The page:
Finding a limit of two given series

• Oct 29th 2005, 09:24 AM
hoeltgman
Finding a limit of two given series
I got two series defined as following:

$\displaystyle u(n+1) = \dfrac{u(n) + v(n)}{2} \text{with u(0)=a}$
$\displaystyle \dfrac{1}{v(n+1)} = \dfrac{1}{2}(\dfrac{1}{u(n)} + \dfrac{1}{v(n)}) \text{with v(0)=b}$

a and b are positive real numbers.

These two series converge to the same limit. Which I'm supposed to find. I managed to prove that these two series are convergent and even adjacent. But I don't see how to get the limit. All I found out by inserting numbers was that the limit probably is $\displaystyle \sqrt{ab}$
• Oct 29th 2005, 11:33 AM
hpe
Quote:

Originally Posted by hoeltgman
I got two series defined as following:

$\displaystyle u(n+1) = \dfrac{u(n) + v(n)}{2} \text{with u(0)=a}$
$\displaystyle \dfrac{1}{v(n+1)} = \dfrac{1}{2}(\dfrac{1}{u(n)} + \dfrac{1}{v(n)}) \text{with v(0)=b}$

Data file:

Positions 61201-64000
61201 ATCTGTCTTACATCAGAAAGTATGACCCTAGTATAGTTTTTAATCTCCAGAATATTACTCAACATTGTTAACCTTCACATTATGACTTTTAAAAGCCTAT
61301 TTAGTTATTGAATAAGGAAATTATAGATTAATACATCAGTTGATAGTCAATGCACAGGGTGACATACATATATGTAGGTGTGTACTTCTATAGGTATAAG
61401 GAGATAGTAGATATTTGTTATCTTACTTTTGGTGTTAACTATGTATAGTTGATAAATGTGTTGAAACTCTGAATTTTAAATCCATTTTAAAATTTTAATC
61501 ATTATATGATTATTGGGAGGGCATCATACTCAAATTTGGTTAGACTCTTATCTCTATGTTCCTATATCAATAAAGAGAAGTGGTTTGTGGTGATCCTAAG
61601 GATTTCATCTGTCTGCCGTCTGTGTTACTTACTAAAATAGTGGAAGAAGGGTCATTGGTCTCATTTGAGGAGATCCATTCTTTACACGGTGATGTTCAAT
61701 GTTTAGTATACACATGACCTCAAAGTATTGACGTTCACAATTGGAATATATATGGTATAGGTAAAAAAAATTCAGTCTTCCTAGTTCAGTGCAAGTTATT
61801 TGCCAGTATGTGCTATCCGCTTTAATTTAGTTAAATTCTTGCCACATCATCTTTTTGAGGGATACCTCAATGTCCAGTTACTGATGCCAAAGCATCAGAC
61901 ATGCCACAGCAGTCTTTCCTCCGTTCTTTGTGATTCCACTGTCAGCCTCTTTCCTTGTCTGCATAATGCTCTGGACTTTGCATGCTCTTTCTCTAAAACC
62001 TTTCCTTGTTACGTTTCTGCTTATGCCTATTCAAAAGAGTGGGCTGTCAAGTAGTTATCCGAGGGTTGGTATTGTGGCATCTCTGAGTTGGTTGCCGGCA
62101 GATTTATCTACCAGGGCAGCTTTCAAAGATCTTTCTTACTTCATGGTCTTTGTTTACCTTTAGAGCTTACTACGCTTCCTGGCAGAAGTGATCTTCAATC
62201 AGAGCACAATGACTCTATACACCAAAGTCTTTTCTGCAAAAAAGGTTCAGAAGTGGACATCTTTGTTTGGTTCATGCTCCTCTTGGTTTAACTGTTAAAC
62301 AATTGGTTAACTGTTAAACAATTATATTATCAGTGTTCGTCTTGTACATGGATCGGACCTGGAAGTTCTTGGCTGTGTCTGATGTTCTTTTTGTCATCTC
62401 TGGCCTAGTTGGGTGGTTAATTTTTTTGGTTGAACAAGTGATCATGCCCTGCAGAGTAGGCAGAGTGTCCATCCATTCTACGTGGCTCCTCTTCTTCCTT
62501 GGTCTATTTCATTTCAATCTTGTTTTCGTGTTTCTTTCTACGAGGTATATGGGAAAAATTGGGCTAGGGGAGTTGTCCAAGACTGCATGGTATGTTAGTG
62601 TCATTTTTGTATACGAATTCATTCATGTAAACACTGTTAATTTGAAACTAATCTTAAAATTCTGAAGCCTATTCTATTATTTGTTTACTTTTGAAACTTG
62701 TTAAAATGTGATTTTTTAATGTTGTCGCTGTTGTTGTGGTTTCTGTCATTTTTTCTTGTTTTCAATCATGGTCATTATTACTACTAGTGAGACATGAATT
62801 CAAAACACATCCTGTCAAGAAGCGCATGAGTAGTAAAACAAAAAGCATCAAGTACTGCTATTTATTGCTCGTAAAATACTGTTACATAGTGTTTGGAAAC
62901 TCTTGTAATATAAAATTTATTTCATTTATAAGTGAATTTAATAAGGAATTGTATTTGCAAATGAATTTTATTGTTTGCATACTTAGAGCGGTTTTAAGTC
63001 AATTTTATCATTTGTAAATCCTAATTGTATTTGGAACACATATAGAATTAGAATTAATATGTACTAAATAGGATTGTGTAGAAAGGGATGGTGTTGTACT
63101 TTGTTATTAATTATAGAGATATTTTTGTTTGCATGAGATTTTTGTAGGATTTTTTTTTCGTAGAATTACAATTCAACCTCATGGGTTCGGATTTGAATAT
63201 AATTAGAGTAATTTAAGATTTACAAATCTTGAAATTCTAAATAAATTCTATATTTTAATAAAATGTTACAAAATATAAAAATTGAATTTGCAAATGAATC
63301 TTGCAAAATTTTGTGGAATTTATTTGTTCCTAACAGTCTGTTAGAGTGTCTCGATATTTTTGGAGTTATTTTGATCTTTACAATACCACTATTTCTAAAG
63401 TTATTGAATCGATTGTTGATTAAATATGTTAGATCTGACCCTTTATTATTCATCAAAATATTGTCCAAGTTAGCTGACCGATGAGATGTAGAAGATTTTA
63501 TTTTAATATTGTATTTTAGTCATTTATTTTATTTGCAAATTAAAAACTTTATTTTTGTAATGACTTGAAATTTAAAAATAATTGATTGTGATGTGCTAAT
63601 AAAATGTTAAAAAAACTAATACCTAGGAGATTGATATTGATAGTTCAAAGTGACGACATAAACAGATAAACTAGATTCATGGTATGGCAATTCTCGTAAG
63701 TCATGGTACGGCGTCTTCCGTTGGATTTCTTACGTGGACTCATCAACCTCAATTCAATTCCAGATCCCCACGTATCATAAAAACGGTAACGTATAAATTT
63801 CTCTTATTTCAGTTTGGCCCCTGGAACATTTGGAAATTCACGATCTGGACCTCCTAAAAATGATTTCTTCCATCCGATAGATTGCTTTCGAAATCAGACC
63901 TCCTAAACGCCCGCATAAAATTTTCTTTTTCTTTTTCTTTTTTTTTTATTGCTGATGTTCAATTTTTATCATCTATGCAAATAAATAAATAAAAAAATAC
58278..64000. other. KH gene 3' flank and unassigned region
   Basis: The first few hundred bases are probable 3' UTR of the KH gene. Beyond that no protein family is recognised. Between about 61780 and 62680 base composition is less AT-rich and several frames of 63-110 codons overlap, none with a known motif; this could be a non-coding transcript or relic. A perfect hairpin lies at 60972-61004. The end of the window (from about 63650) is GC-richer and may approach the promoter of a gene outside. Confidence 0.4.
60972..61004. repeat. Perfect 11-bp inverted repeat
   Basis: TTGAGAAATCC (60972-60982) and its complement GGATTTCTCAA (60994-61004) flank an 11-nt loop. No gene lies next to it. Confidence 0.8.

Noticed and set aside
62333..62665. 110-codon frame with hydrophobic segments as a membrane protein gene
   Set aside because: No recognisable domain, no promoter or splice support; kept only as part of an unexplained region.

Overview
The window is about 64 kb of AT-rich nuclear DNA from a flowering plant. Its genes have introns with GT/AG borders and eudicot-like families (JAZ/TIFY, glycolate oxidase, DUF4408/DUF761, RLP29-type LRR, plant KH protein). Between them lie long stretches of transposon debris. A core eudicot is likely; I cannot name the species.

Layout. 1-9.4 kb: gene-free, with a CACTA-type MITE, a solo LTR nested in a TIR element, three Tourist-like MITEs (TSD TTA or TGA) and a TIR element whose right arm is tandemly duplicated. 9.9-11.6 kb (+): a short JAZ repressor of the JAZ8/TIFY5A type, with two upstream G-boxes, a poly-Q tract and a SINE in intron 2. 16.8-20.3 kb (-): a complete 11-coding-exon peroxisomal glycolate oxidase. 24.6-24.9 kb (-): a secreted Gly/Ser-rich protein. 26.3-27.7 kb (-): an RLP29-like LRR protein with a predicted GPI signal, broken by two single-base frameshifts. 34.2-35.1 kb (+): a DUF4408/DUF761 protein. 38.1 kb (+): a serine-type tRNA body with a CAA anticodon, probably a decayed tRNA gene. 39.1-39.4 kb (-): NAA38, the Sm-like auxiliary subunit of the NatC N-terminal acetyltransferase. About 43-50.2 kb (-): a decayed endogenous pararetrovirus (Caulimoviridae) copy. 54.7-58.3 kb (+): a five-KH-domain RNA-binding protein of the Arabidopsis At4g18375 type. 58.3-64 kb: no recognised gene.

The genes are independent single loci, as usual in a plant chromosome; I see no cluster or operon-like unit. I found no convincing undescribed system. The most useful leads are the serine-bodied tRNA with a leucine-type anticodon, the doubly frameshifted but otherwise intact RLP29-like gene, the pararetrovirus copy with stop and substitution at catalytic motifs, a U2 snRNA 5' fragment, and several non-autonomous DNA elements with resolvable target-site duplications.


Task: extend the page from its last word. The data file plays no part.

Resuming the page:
a and b are positive real numbers.

These two series converge to the same limit. Which I'm supposed to find. I managed to prove that these two series are convergent and even adjacent. But I don't see how to get the limit. All I found out by inserting numbers was that the limit probably is $\displaystyle \sqrt{ab}$

You must assume that $\displaystyle ab > 0$. I guess you have already proved that $\displaystyle \lim_{n \to \infty}u(n) = \lim_{n \to \infty}v(n)$. Call the limit U.
Now from the definition,
$\displaystyle v(n+1) = \frac{2 u(n)v(n)}{u(n)+v(n)} = \frac{u(n)v(n)}{u(n+1)}$.
Therefore for all n,
$\displaystyle u(n+1)v(n+1) = u(n)v(n)$.
By induction,
$\displaystyle u(n)v(n) = u(0)v(0) = ab$
for all n. Now take the limit:
$\displaystyle U^2 = ab$ and therefore $\displaystyle U = \sqrt{ab}$. :D
• Oct 29th 2005, 12:02 PM
hoeltgman
Thx. I had tried finding some results through some sort of induction, but I always ended up with expressions that either far too complicated, or ten kilometers long. ;)